Why artists have an unfair advantage at internet marketing, a conversation with Mark McGuinness

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Mark-mcguiness-portrait We are living at a time of unprecedented opportunity for artists and creative professionals— Mark McGuiness, poet, creative coach and editor of Lateral Action, explains why artists are uniquely suited to succeed online.

Content marketing is king on the web, and artists/creatives are content creation specialists. Artists have an unfair advantage over all the frozen peas producers who are now having to become media companies.

The less your content looks like advertising, the better it functions as advertising. People are more likely to link to it and share it. Artists are the specialists at producing original content that people actually want, and this gives us an advantage even over traditional marketers.

We can build our own platform to sell our own stuff (the sexiest route), or partner with organizations to create content that helps sell their stuff (as Hugh MacLeod did with English Cut and Stormhoek).

Creating original, engaging, remarkable images, sounds, text, music or video is what you do best. You're already a one-person media company. Even if you hate the very idea of marketing, you should know that when it comes to Internet marketing, your creativity gives you an unfair advantage.

That's the good news. But artists also have a few weaknesses.

  • Frequently artists are resistant to marketing in general and marketing themselves in particular.
  • Some are scared of selling out or just plain scared.
  • Some feel the pain of trying to balance time invested in marketing with time in the studio— content marketing is cheap butit requires persistence and dedication to succeed.
  • Content marketing also requires strategy— it's no good just posting your artwork, writings, videos etc. and hoping this will magically lead to fame and fortune. Artists need to create content with their desired audience in mind (not pandering but being aware of what gets their attention), as well as considering their own goals, and having a content strategy that gets them where they want to go.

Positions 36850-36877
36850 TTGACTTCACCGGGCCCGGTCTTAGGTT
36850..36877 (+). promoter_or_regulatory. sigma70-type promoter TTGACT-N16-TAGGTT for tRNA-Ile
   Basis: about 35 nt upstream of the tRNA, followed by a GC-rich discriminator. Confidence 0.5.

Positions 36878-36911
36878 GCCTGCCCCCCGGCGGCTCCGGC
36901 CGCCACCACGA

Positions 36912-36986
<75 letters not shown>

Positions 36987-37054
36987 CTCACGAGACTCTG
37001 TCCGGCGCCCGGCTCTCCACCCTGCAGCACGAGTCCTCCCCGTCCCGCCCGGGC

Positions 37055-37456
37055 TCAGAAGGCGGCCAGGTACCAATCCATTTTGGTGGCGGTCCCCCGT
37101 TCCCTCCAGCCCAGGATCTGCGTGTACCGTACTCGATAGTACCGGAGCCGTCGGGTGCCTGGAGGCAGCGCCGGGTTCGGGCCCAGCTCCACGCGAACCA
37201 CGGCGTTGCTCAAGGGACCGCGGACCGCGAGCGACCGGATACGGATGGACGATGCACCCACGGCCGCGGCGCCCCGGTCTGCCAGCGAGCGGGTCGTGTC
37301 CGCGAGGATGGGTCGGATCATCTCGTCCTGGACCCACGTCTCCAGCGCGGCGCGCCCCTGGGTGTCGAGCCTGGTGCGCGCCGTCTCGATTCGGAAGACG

• Tactical knowledge also matters— things like using a professional blog platform, getting people to subscribe, offering e-mail subscription, copywriting, headlines etc.

Mark and I will talk about how to take advantage of your creative strengths and how to solve the difficulties listed above.

McGuinness is a poet and a coach for professional artists and creatives. He's been coaching creative professionals since 1996, and got the blogging bug in 2006, when he started offering practical inspiration at wishfulthinking.co.uk. More recently, he writes and edits the blog at lateralaction.com and created an e-learning program, the Lateral Action Entrepreneur Roadmap, in collaboration with Brian Clark and Tony D. Clark. He also writes a poetry blog at markmcguinness.com. For bite-size inspiration follow Mark on Twitter.

Learn More about Mark McGuinness

  1. Read Why Artists and Creatives Have an Unfair Advantage at Internet Marketing.
  2. Get practical inspiration on Mark's blog: wishfulthinking.co.uk.
  3. Learn about creative entrepreneurship and the creative economy at lateralaction.com.
  4. Read Marc's poetry at markmcguinness.com.
  5. Follow Mark on Twitter.

Further Resources:

  1. The Hopkinson Report: How to use Velociraptors and Dolphins to get a book deal
    Interview with Matthew Inman of TheOatmeal.com.
  2. Crunchgear.com: Interview with Drew and Natalie Dee of Toothpaste for dinner, Natalie Dee and marriedtothesea.com.
  3. English Cut: English Cut blog by Savile Row tailor Thomas Mahon.
  4. Stormhoek: Stormhoek wine blog.

Show Highlights: Excerpts From the Conversation

Once the transcription is completed I'll include some of the best portions here.

« The competitive advantage of hiring artists, A conversation with Chris Ashworth | Main | How to use video to promote your art online and in galleries, a conversation with Lori McNee »

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Statement + Bio | Curriculum Vitae | Bibliography

I'm best known as an artist and designer. Relaxing makes me tense, so I tend to put in a lot of hours on diverse projects.

On the way to a successful art career I've been a poet and writer, a tech geek, a print and web designer, illustrator, industrial designer, musician, teacher, actor, set designer and even a paid guru once.

It's all the same thing in the end— I wake up most days thinking about how I want to change, fix or improve some aspect of the world. And after a couple cups of coffee I get started on it.

My specialty is impossibility remediation: if it can't be done, I'm on it.

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